Manhattan Beach adopts Bruce’s Beach history report, which gets backing from academics – Press Telegram

Manhattan Beach City Council this week Bruce Beach History ReportThe committee that wrote it received praise from several professional historians — racist motives expelling black residents to past leaders of seaside towns in the 1920s. We gave more weight to the evidence that led us to.

The Bruce Beach History Advisory Board and its predecessor, the Bruce Beach Task Force History Committee, have spent months researching and editing information about former black-owned seaside resorts for African Americans. ..

Bruce’s Beach Lodge provided blacks with a recreational paradise in the early 20th century when African Americans had no access to the coast. However, Manhattan Beach subsequently blamed Willa and Charles Bruce-owned real estate, as well as other black-owned real estate, and successfully used land expropriation for land expropriation. Much of the land the city took over became green and was eventually renamed Bruce Beach Park. The former lodge property is now owned by Los Angeles County and has a lifeguard station.

When the advisory board completed the report, the panel had the city review the report for free and by several experts who praised the finished product in writing.

The scholars who reviewed the report are:

  • Ariela Gross, John B., Alice R. Sharp USC Gould Law School Professor.
  • Tonikaa Orange, Director of Culture and Equity Project at UCLA Center X.
  • Gay Teres Johnson, Associate Professor of Chikanks and Central American Studies Affiliates, African-American Studies at UCLA.And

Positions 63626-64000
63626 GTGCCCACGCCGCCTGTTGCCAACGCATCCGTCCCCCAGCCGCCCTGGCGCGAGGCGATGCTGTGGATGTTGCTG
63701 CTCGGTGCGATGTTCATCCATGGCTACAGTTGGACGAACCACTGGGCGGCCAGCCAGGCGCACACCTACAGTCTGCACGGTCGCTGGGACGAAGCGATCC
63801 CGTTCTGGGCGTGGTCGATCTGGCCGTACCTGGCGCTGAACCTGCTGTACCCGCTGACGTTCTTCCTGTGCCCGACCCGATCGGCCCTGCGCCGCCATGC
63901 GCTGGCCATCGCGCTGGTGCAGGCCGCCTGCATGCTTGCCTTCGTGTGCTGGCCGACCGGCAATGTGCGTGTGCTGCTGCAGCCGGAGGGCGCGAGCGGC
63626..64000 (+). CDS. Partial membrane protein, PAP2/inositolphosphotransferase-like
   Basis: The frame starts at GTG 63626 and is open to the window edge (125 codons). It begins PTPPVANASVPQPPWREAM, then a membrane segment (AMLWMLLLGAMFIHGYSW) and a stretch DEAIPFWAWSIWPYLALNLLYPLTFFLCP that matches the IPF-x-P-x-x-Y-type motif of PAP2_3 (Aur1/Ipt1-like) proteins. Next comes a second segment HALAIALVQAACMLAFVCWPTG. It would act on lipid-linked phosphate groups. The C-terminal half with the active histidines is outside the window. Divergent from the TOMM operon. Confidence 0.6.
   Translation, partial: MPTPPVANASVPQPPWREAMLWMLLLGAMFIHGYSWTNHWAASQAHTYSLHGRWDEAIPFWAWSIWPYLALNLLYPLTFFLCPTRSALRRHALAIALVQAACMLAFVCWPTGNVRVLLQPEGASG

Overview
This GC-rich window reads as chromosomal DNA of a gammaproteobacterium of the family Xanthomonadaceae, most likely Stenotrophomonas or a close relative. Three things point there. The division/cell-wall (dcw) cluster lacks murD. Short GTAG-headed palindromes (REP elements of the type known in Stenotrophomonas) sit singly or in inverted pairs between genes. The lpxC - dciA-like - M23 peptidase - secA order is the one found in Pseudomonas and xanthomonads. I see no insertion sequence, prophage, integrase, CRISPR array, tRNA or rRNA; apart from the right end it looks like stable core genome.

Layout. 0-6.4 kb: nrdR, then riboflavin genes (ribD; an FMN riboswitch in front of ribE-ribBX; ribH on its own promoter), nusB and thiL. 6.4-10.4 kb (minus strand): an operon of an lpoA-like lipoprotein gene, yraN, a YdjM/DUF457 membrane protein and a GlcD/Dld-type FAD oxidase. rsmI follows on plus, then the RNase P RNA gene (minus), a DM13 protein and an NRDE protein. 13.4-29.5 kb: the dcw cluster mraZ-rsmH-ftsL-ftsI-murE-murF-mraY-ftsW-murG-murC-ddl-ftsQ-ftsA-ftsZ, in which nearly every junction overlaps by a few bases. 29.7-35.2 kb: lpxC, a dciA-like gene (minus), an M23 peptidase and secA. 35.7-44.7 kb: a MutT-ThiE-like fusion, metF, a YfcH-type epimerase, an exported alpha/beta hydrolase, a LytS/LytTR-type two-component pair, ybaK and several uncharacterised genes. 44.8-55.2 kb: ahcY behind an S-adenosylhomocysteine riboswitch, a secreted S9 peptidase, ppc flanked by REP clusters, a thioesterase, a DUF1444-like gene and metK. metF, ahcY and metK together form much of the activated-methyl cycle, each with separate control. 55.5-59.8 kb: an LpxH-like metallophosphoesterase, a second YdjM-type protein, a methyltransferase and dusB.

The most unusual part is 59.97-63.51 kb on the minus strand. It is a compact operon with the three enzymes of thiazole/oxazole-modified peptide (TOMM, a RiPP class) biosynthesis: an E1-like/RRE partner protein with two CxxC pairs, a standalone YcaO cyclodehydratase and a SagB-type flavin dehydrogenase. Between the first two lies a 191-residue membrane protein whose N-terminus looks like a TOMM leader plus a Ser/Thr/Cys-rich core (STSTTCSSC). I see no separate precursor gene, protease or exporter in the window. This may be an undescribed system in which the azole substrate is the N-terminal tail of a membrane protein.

• Darryl Brook, Facilitator and Coach of the UCLA Center X Culture and Equity Project.

“It’s a strong memory of Bruce Beach,” Orange wrote about the report. “I was fascinated by history.”

Orange told the Advisory Board that the report was very thorough and would be shared with the History and Ethnic Studies Department at UCLA Center X.

Gross also praised the 75-page report, putting the actions of Manhattan Beach in the 1920s in a broader context of how blacks were treated in the United States at the time.

“The campaign to drive out black beach fans who culminated in blame and the capture of Bruce Beach was part of a broader campaign for racial cleanup across the United States,” Gross wrote. “Some towns managed to keep black residents out from the beginning, but some towns, like Manhattan Beach, became white towns by expelling black residents who had a foothold there.”

Willa Bruce purchased one plot in 1912 and another in 1920, the report said. In 1924, the city moved to condemn all property in the area, including resorts.

Manhattan Beach News won the land expropriation procedure in 1929. A year later, Manhattan Beach News reported that then-Councilor John F. Jones said that the “residential” of black residents “decreased their wealth to a considerable extent, and the account lost sales, according to a report. I did.

The report includes further context of racial restrictions and racism around Los Angeles and the nation at the time. The city of South Bay has created a policy that does not allow blacks to enter the boundaries of the town after dark.

“The history they wrote is not only careful and wise, but it also closely tracks everything we know about the history of black landowners and Jim Crow in Southern California,” Gross said. I added.

Bruce’s Beach’s history regained attention a year ago when the Juneteenth event took place. The second annual celebration will be held this week.. Efforts have begun to recognize and correct the city’s past actions, with tangible success this year.

Manhattan Beach adopts Bruce’s Beach history report, which gets backing from academics – Press Telegram Source link Manhattan Beach adopts Bruce’s Beach history report, which gets backing from academics – Press Telegram

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